Today Our Future, Our Choice is delivering Prime Minister Boris Johnson a clear message on behalf of young people across the country. We see him. We see what he’s done. We see how he’s got there. We know what he is. And we fundamentally reject all of it.
Johnson ducked scrutiny throughout his campaign and failed to properly engage with young people. That’s not surprising given that 73 per cent of 18- 24-year-olds voted against his Brexit project. But it’s more than that. He has shown himself to be the exact opposite to the values of modern progressive young people.
For starters, his cabinet. I don’t use the phrase “clown car of evil and incompetence” lightly, but Esther McVey and Andrea Leadsom both opposed the compulsory inclusion of same-sex relationships in education. Gavin Williamson voted against gay marriage and yet somehow is the Education Secretary. Johnson’s Home Secretary, Priti Patel supported the death penalty in 2011. Dominic Raab’s reward for learning how much we rely on the Dover-Calais crossing was to be made Foreign Secretary. (Most people just get a gold star for learning basic geographic facts.)
Jacob Rees-Mogg, aside from his opposition to gay marriage and to abortion even in cases of rape, suggested we return to the Irish border arrangements of the Troubles, during which 3,600 people died. Theresa Villiers, the incumbent Environment Secretary, once said the border arrangements have been “broadly consistent for the last 100 years” as if the Belfast Agreement never happened. Oh, and she said this while she was Secretary of State for Northern Ireland. Not to mention Boris Johnson’s own reckless attitude to no deal and getting rid of the Backstop designed to protect the Belfast Agreement is historically immoral.
He called black people “piccaninnies” with “watermelon smiles” and said Barack Obama harboured a “part-Kenyan’s ancestral dislike of the British empire”. He called gay people “tank-topped bumboys”. He said women who wear burkas look like letter boxes or bank robbers. Now, is he just a bumbling fool who doesn’t know any better? Is he just accidentally politically incorrect? No. The man is a walking thesaurus. Back in his mayoral days he called the London assembly “supine invertebrate jellies”. He intentionally chooses offensive language because he knows it gets him in the news and he knows that bigoted people love hearing politicians disrespect minority groups.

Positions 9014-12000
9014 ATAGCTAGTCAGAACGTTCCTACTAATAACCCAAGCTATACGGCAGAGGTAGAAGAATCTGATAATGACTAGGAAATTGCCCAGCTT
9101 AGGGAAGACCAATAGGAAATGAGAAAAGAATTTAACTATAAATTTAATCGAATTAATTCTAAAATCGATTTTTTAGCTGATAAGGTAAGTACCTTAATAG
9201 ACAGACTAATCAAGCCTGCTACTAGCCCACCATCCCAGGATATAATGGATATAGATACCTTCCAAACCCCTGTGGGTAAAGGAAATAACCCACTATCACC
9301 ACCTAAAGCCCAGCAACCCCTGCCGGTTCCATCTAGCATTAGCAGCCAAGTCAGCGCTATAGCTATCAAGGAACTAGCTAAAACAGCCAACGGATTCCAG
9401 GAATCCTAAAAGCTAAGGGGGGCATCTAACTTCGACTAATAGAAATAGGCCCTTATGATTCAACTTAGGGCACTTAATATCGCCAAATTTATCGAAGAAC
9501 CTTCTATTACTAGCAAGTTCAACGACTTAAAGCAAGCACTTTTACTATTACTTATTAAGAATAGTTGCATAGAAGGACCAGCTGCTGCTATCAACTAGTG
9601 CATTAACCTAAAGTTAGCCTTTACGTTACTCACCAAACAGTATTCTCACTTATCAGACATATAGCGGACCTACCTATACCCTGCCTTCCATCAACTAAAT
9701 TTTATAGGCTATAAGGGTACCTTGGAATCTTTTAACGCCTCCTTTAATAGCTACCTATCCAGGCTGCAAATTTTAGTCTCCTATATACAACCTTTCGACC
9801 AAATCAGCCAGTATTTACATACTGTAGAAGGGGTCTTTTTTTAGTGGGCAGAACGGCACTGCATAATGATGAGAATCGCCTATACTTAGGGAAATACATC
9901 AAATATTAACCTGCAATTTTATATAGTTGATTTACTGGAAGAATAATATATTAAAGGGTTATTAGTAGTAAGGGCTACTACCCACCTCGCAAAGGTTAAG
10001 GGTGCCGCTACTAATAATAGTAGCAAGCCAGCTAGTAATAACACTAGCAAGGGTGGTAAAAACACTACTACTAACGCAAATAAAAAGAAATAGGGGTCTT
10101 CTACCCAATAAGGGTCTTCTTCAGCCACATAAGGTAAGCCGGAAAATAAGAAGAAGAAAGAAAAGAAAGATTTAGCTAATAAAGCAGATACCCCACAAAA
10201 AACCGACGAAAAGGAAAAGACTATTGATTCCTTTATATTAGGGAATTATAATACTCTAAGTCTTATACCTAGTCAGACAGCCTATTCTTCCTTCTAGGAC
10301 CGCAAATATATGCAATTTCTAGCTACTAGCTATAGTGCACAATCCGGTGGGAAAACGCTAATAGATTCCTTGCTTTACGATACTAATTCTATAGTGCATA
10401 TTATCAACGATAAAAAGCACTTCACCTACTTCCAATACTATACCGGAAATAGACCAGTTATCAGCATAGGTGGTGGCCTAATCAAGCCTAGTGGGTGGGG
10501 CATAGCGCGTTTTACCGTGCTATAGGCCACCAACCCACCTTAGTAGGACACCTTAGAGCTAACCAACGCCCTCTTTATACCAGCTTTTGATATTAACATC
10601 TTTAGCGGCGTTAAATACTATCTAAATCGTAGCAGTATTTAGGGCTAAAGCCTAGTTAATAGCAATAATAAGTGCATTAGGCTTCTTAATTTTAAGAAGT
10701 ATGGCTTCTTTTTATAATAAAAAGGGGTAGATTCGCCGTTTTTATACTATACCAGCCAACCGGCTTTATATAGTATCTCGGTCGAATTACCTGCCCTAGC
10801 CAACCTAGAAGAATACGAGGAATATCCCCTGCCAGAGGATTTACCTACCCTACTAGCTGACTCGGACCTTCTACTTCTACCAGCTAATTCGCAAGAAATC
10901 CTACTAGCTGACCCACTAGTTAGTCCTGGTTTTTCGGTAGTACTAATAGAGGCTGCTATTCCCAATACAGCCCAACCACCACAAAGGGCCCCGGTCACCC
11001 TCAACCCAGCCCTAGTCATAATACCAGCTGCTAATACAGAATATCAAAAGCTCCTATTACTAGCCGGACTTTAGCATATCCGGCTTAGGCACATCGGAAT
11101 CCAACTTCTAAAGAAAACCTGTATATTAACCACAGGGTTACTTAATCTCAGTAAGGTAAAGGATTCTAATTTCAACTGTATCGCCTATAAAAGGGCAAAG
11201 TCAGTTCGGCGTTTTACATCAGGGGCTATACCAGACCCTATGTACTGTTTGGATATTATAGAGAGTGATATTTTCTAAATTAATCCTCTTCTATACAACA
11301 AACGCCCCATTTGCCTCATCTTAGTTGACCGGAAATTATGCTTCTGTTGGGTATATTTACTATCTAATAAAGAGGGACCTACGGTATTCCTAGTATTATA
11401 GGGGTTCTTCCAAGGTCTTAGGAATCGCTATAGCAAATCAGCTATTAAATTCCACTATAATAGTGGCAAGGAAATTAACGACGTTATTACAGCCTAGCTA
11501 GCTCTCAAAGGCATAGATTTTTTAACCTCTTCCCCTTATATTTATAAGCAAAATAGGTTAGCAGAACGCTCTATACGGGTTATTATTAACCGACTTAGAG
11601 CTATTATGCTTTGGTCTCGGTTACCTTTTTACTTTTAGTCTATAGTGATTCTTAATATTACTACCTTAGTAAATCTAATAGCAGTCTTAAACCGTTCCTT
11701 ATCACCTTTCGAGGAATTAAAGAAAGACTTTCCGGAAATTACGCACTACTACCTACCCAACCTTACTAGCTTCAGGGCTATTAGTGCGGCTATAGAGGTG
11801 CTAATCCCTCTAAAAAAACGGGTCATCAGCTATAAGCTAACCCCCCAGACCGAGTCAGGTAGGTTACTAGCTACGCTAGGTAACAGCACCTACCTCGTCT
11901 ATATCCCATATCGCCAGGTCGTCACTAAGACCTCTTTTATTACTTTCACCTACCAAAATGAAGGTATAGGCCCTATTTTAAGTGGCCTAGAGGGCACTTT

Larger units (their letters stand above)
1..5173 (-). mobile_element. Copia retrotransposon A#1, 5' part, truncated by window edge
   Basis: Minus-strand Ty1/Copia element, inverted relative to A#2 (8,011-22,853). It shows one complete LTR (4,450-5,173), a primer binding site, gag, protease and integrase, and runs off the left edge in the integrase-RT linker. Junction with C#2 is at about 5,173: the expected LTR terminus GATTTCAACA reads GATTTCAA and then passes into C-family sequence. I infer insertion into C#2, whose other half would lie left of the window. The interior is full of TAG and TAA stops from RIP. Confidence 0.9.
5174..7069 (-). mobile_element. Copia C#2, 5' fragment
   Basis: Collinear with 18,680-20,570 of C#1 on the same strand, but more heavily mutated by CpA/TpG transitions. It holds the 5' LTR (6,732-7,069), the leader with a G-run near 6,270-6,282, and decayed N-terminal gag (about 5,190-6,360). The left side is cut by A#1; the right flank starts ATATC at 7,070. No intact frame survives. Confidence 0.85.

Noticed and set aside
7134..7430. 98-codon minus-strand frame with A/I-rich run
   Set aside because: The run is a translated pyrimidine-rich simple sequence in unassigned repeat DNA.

Now we all make jokes in private, but put yourself in the shoes of any minority group. If you know your Prime Minister thinks it’s OK to go out of his way to offend you, not only does that mean that others are more likely to disrespect you, but as the ultimate representative of the country, it makes you feel unwelcome in your own home. He may not even be the racist bigot he portrays himself as and that’s actually worse. He may simply be using it as a political tool to gain power.
Take his position on Brexit. In 2013 he said “I’d vote to stay in the single market. I’m in favour of the single market”. More recently he’s tried to shift the blame for a no-deal Brexit onto the EU. That’s a man who knows that Brexit will make our country poorer, but saw an opportunity to use it to ride a wave of nationalism into number 10 Downing Street. And it worked. He reassured people in 2016 that we wouldn’t be made poorer by Brexit because we’d “do a new deal that will be good for Britain and good for Europe too”.
He even wrote in an article two days after the Brexit vote that we’d have access to the single market. That means even he didn’t vote for the no-deal Brexit he’s currently trying to inflict on our generation. Oddly enough, I don’t remember Johnson’s bus saying “We’re currently part of the largest single market in the world. Let’s become the only economy in the world that doesn’t have any trade deals with its neighbours instead”. He knows the harm that would do to the most vulnerable in society, but hey, if you want to be prime minister, sometimes the little people need to suffer.
In 2017, 54 per cent of voters chose parties whose manifestos explicitly ruled out no-deal (Labour’s commitment to Brexit was conditioned on single market access). So for a Prime Minister, whom nobody even contemplated in 2017, to now drag us out of the EU without a deal, against the wishes of the majority of voters, would be historically and laughably undemocratic. Johnson has no right to even attempt it.
Now, if he thinks he can negotiate a better deal, then he should let the people decide if they prefer Johnson’s handiwork to simply stopping this three-year car crash so we can start addressing the real problems affecting people’s lives across the country.
Femi Oluwole is co-founder of Our Future, Our Choice.